Jabrill Peppers is worth 1 point. I predicted a 24-20 win in my game preview (LINK), but that was before any of us knew that Peppers wouldn’t play in the game due to injury. It turns out Peppers hurt his hamstring on Thursday and didn’t have enough time to heal up before kickoff. I tweeted out just before kickoff that I thought Michigan would lose the game without Peppers. It was going to be a tight game, anyway, and Michigan needed Peppers to make a difference. His replacement at Viper was Josh Metellus (with some Noah Furbush at SAM). Metellus did return a blocked extra point for a 2-point conversion, but he did very little on defense and left some plays on the field that Peppers might have made. His replacement on punt returns was Jourdan Lewis, who did nothing with the short punts. His replacement on offense was . . . the same guys who haven’t been playmakers all year long.
Hit the jump for some more thoughts on last night’s loss.
Jake Butt is probably worth 1 point, too. When you find out you’ll be without a Heisman finalist for the bowl game, at least you can rely on the Best Tight End in the Country. Unless he suffers the first significant injury of his career in the second quarter. After the game, Jim Harbaugh said he thought it was an MCL or ACL injury. Every team suffers injuries, but Florida State’s most significant injuries (Derwin James, Jesus Wilson, etc.) happened months ago. It’s much tougher to prepare someone when the starter gets injured the day before the game or in the second quarter.
Jabrill Peppers’s Michigan career was disappointing(ly short if it’s over). You get the #3 recruit in the country in 2014, and you think he’s going to be a high-impact player from day one. He didn’t do much his first three games and then hurt his knee, ending his freshman season. He played 12 games as a redshirt freshman, then missed the bowl game. He played 12 games as a redshirt sophomore, then missed the bowl game. That’s 27 games out of a possible 38 and 0 bowl games. Michigan didn’t need him to beat Florida last year, but they needed him to beat Florida State this year. One punt return touchdown, one interception, 10 career pass breakups from the #1 cornerback in his class, etc. Don’t get me wrong – Peppers did some amazing things in a Michigan uniform over these past two seasons. But he has only played in 71% of the possible games, and now he’s probably headed for the NFL.
I need to look at the 92-yarder again. Somebody else might beat me to this, but I’m going to have to take a look back at the 92-yard touchdown pass that “beat” Jourdan Lewis. Defensive coordinator Don Brown gave free safety Dymonte Thomas a hard time when he came off the field, so maybe it was Thomas’s fault, but the defense appeared to be faulty either way. Some postulated that Michigan was in Cover 2, but strong safety Delano Hill was sitting in an underneath zone. Others said Thomas needed to midpoint the two verticals (a go route for outside receiver Nyqwan Murray, a post route from the slot guy), but you can’t have one guy playing deep while everyone else plays underneath zone. There is no defense that exists that leaves a free safety and everyone else underneath. After looking at it a few times last night, I think it was either a combination coverage (since Stribling was playing man on the opposite side), or it was a coverage that not all of Michigan’s defenders checked into. Either way, it was an embarrassing effort, and I wasn’t impressed with the pursuit by Lewis or Thomas after the catch, either.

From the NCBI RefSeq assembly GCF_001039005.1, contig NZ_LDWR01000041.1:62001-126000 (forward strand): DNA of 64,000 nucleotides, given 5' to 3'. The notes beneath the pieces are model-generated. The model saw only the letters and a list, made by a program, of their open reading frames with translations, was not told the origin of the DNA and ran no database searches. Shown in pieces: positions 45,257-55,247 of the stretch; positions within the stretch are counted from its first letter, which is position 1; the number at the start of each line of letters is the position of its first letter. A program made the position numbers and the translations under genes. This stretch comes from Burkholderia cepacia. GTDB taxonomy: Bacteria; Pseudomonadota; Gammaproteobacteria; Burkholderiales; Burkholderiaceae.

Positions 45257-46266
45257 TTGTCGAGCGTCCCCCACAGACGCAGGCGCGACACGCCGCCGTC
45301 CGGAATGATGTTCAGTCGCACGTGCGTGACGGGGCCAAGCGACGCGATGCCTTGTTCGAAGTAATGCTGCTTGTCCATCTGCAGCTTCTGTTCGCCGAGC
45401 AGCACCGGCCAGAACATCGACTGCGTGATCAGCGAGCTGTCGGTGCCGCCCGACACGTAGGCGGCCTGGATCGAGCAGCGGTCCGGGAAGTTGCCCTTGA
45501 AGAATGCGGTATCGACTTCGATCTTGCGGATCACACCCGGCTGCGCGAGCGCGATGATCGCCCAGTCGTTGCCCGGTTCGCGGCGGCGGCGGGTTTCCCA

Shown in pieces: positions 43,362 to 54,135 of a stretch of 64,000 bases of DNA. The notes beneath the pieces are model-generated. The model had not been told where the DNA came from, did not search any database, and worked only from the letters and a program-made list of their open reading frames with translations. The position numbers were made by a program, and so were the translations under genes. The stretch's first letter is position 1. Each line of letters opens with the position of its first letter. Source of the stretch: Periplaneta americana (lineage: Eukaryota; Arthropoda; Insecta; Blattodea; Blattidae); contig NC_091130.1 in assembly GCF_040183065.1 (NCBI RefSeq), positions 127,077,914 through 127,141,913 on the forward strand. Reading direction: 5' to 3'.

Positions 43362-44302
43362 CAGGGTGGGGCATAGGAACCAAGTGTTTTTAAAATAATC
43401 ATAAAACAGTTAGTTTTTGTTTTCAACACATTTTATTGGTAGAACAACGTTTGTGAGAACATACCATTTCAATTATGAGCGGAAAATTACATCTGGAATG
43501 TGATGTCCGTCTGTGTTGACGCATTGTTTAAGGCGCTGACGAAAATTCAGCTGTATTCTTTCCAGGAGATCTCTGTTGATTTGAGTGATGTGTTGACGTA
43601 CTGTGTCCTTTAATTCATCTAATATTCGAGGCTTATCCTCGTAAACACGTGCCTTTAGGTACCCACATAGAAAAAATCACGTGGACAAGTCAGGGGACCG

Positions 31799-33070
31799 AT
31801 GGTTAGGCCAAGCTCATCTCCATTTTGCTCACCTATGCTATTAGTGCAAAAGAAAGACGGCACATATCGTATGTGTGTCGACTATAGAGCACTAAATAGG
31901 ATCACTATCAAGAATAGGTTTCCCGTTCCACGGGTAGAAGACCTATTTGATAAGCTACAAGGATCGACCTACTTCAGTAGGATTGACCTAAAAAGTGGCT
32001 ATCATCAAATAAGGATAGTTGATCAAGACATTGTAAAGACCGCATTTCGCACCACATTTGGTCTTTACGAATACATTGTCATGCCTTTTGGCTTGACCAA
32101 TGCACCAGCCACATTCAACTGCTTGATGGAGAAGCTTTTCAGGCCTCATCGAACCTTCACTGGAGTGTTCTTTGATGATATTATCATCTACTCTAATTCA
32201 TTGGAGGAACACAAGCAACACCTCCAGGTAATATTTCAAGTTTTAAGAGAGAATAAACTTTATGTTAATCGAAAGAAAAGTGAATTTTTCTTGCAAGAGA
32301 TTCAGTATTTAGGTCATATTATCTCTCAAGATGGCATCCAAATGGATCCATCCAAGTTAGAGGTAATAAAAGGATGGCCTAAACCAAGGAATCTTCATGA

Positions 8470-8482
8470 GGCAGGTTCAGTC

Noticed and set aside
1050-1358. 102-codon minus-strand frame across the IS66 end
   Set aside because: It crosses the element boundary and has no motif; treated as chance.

Wilton Speight is Denard Robinson right now. I took criticism several years ago when I talked about how Robinson was “not a good quarterback” because of his inability to throw the football. I said that even during the 2010 season, when he completed a respectable 62.5% of his passes for 18 touchdowns and 11 interceptions. Guess what Speight’s completion percentage was going into the Orange Bowl? It was 62.5%. (You cheated, Steve. I know you did.) Robinson completed a bunch of his passes on short hitches and bubble screens, but anytime he had to throw the ball downfield, he couldn’t make the reads and didn’t have the accuracy to get it there. Speight is in the exact same boat, except instead of bubble screens, he’s hitting tight ends and fullbacks in the flat. Instead of hitches, he’s hitting tight ends and receivers running 3-yard crossing routes. Speight missed numerous open receivers downfield, including some absolutely terrible throws. Jehu Chesson was wide open in the endzone on a throwback and couldn’t even get a fingernail on the ball. On the final series, Speight badly overthrew Kekoa Crawford for an incompletion, and the final pass was 8″ over the head of Chesson, resulting in a pick. Speight looked rattled and befuddled throughout the game, and that’s how he has looked in most big games this year. And just like with Robinson in 2010, Michigan can’t win football games against elite teams without a solid passing threat from the quarterback.